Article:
Gabriel/ Jibreel (A.S) (PBUH)
One of the four finest angels is Gabriel (A.S). He is chosen by Allah to deliver revelations to the prophets. Jibril appears three times in the Qur’an as His name. Additionally, He is referred to in passages as “the spirit,” “rasulun karim,” “ruh al-Amin,” and “ruh al-qudus.” In addition to these, he is referred to as “an-namus” in one of the hadiths.
Hz. Israfel (A.S): The Angel of Soor (The Trumpet)
Israfel is the name of the angel who will sound the trumpet. The hadiths list his name alongside the names of the other four major angels. The Doomsday will come about in the first of Israfel’s two blowings, and the resurrection will come about in the second. He is referred to as the angel of Soor because of this job of his (the Trumpet). When asked what a trumpet was, the prophet Muhammad (PBUH) replied, “A horn that is blown” (Ahmad b. Hanbal, II, 196).
“Israfel is awaiting the order of blowing as He grasps the trumpet,” the prophet Muhammad (PBUH) remarked. (Tabari Jami-ul Bayan, VII, 211; Ibn Kathir, Tafsiru’l-Qur’an-il Azim, Egypt, n.d. II, 276)
Hz. Azrael (A.S): the Death Angel
It is his responsibility to seize the souls of those whose time has come to pass. ‘ Malak-ul Mawt”, or the angel of death, is the name given to him.
Say: “The Angel of Death, put in charge of you, will (duly) take your souls: then shall ye be brought back to your Lord.” (Surah as-Sajda)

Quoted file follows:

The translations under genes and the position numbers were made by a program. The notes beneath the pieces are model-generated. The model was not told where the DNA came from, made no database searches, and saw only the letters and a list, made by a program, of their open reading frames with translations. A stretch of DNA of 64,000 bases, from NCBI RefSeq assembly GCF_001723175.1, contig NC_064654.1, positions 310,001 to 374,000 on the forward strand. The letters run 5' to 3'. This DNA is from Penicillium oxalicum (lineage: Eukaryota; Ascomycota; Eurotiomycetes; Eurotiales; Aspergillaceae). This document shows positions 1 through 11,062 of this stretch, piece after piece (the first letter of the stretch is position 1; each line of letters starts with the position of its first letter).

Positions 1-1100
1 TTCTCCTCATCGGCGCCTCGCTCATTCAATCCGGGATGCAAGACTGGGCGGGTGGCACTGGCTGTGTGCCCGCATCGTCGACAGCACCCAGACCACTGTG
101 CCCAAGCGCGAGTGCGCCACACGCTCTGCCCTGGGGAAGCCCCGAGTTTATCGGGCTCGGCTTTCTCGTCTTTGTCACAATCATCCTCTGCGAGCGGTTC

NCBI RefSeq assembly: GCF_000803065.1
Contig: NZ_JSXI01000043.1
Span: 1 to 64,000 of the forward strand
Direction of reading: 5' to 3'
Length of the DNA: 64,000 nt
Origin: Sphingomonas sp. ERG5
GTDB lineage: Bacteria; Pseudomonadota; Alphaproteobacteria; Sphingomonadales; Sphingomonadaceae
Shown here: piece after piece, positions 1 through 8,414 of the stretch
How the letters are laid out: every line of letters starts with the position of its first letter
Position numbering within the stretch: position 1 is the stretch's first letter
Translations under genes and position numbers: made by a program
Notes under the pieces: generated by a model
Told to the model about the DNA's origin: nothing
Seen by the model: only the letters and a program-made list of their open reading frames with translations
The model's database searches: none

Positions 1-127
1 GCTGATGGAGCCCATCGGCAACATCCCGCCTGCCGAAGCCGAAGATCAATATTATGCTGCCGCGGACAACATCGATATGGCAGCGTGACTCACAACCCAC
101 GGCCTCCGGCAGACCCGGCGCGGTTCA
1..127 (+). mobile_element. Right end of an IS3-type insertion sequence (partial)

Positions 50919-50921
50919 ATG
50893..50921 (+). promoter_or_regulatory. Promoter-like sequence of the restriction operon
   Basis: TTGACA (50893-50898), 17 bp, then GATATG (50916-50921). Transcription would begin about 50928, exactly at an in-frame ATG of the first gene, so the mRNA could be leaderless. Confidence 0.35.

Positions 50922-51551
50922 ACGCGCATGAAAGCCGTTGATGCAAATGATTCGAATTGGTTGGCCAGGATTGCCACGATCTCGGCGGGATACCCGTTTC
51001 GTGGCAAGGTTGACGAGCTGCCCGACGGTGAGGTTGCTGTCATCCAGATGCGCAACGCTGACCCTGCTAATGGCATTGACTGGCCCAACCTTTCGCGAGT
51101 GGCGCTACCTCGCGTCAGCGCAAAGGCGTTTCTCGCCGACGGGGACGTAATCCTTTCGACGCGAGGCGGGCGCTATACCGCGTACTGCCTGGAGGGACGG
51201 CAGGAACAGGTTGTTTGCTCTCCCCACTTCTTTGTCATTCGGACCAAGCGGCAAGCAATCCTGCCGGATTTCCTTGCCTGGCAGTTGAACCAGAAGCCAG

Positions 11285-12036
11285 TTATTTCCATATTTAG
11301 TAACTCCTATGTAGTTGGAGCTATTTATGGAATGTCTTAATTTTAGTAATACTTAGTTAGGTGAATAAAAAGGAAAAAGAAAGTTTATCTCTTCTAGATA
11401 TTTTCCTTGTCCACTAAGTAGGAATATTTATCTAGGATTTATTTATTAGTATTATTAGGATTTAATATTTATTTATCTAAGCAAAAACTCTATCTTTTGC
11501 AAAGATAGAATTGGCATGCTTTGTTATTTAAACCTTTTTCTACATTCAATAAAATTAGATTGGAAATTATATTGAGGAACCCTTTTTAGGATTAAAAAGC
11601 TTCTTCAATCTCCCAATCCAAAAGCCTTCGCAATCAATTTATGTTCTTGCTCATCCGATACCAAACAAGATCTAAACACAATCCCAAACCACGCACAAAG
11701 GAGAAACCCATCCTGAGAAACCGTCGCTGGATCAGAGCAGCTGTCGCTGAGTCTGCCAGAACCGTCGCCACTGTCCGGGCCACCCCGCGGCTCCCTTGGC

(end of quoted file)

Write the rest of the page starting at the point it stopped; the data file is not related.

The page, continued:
Also Read: Malak-ul-Maut: Angel of Death in Islam
Hz. Mikail (A.S) (Michael): in charge of this realm’s happenings
He is one of the four greatest angels and is in charge of managing the supplications of all living things. He also causes the rain to fall, the wind to blow, and other natural occurrences like the ordering of the seasons. The Qur’an only makes reference to him once. Hz. Mikail is tasked with managing all the work of God on Earth with Allah’s will and power.
The Kiraman Katibin angels
The names of the angels who stand to the right and left of humans. The good deeds and manners are recorded by the angel on the right, while the bad deeds and manners are recorded by the angel on the left. The angels, also known as Hafaza, will be there as observers of human actions on the Day of Judgment during reckoning.
The Muqarrabun Angels
The angels known as Illiyyun and Karubbiyyun are in charge of exalting Allah, are very close to Him, and enjoy a privileged position in front of Him.
“Those who sustain the Throne (of Allah) and those around it sing Glory and Praise to their Lord; believe in Him; and implore forgiveness for those who believe.” (Surah Ghafir, 7)
Angels of Munkar and Nakir:
They are the angels who question a person after he passes away and is buried. Unknown, unfamiliar, and unaccustomed are the meanings of the words “Munkar” and “Nakir.” They are referred to in this way because they approach the deceased in a way that has never been witnessed before. These two angels query the deceased and respond to their responses by asking the following questions: Who is your lord? Who is your prophet? What is your religion?
More angels exist than those stated here. According to hadiths, there are angels who guide people toward righteousness and truth, who soar to the surface of the planet when the Qur’an is recited, who are spiritual herders of earth’s animals, who control the clouds, who produce the sound of thunder, etc.